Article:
LEXINGTON, Va. (WDBJ) – The teenage dream of a local content creator has led him to embark on an experiment, using his body as the subject.
“I am setting out to eat 30 days straight of nothing but Taco Bell in an attempt to see if I can actually become healthier while doing it.”
Sam Reid is a UVA grad currently living in Lexington who is gearing up for a “super-sized” task beginning this Sunday.
In 2016, the athlete-turned-filmmaker read an article claiming that Taco Bell was one was the healthiest fast food restaurants.
“I’ll do three meals a day, so a total of 90 meals, and I am going to abide by the rule that during the month I have to eat every single item on the menu at least once,” he says, explaining the rules for himself.
But can fast food actually help you ‘Live Mas’? Well, that’s exactly what Reid is trying to find out.
“My hypothesis is that healthy fast food can actually help you become healthier,” he explains. “I don’t think it’s so much about the type of food or the brand of food, but it’s about making healthy and informed choices when we eat.”
Reid will visit multiple doctors during the experiment to track his health.
“The things that I’m measuring aren’t just weight. I’m actually measuring percent body fat, cholesterol, sodium, blood pressure, and I’ll be doing some fitness tests as well to see if I can maintain my level of physical fitness.”
Reid wants to use the project as a chance to change the way people ‘taco’ ‘bout food.
“You take this shocking concept of eating nothing but Taco Bell for 30 days straight and then you actually have some quality content in the middle. For me, that quality content is people actually thinking about what the relationship they have with their food is like,” he says, referencing the ‘hiding the veggies’ filmmaking approach. “I think a lot of people focus on a couple numbers like weight, calories in, calories out, feeling like they need to earn the food that they eat. The goal is to start a conversation about having a healthy relationship with our food.”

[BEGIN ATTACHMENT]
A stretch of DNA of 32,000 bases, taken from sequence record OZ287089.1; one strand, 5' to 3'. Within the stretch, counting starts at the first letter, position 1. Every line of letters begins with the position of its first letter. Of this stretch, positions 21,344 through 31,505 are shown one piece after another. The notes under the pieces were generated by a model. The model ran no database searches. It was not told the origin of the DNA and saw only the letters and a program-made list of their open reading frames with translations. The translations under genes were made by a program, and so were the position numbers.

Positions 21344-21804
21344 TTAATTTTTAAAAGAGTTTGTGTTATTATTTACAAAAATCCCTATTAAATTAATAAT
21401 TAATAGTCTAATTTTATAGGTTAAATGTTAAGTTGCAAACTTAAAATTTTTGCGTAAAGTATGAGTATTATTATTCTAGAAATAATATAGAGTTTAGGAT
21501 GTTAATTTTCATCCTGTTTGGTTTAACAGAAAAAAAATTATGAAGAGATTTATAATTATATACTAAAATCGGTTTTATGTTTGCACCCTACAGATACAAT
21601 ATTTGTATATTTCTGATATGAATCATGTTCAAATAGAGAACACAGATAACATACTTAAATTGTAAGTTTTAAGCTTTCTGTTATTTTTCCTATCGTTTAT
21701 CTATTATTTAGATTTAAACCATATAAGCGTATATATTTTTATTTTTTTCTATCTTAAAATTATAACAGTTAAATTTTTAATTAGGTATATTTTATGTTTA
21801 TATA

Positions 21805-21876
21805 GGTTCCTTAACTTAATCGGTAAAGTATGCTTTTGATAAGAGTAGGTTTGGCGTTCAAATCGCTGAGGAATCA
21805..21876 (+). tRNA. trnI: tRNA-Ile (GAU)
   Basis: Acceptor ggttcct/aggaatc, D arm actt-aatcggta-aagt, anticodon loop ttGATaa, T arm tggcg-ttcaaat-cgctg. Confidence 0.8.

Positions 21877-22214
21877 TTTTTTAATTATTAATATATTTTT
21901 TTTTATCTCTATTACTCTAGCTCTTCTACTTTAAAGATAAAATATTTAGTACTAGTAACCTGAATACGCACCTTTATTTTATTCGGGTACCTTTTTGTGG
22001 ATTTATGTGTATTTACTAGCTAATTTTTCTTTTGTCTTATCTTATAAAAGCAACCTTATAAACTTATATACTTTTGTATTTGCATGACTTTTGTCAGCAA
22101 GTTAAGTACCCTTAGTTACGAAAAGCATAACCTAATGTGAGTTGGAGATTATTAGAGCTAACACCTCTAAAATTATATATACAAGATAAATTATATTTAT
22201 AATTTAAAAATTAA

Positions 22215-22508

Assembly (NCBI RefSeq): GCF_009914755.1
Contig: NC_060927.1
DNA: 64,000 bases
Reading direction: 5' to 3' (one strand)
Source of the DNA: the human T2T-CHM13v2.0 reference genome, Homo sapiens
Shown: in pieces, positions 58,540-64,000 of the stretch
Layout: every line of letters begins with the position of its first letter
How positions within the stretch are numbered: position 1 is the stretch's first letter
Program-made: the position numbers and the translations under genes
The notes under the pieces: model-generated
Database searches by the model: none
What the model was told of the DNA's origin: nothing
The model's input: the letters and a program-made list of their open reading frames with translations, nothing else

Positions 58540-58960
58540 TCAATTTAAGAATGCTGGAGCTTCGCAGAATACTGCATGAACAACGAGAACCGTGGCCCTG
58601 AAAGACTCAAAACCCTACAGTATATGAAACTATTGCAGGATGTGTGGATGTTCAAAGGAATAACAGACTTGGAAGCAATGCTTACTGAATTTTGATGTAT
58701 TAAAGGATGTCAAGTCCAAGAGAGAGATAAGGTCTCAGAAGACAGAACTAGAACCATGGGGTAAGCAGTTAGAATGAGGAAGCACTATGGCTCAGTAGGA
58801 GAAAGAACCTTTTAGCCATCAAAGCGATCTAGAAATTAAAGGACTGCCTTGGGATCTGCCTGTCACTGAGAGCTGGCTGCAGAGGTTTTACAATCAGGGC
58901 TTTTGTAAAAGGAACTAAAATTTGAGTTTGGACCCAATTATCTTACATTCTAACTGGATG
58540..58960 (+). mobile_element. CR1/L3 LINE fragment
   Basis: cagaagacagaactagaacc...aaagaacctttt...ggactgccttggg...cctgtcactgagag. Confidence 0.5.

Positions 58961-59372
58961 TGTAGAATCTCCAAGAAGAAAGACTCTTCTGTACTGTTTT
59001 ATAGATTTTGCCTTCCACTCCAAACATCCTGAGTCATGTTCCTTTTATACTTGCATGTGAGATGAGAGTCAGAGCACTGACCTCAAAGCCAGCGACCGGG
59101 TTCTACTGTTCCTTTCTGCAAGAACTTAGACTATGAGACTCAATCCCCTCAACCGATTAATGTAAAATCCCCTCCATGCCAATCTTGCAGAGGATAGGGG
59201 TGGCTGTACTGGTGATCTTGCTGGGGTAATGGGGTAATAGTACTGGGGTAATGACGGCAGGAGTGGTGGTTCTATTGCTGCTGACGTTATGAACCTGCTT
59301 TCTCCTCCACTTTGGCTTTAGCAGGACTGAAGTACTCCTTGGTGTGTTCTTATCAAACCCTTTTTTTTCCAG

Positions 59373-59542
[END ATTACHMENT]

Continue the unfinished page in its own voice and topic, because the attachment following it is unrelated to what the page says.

Reid put together a Kickstarter campaign to fund his fajitas and will turn the entire experience into an internet documentary this fall.
“I hope that normalizes the way we talk about food and I think that would be really beneficial for people to not demonize what they eat or glorify looking a certain way. It’s more about the relationship that we have with our food.”
Reid also says, if his Kickstarter reaches $1,500, he will finish the experiment at the Flagship Taco Bell Cantina on the Las Vegas Strip.
The experiment will get underway July 24 and conclude August 22.
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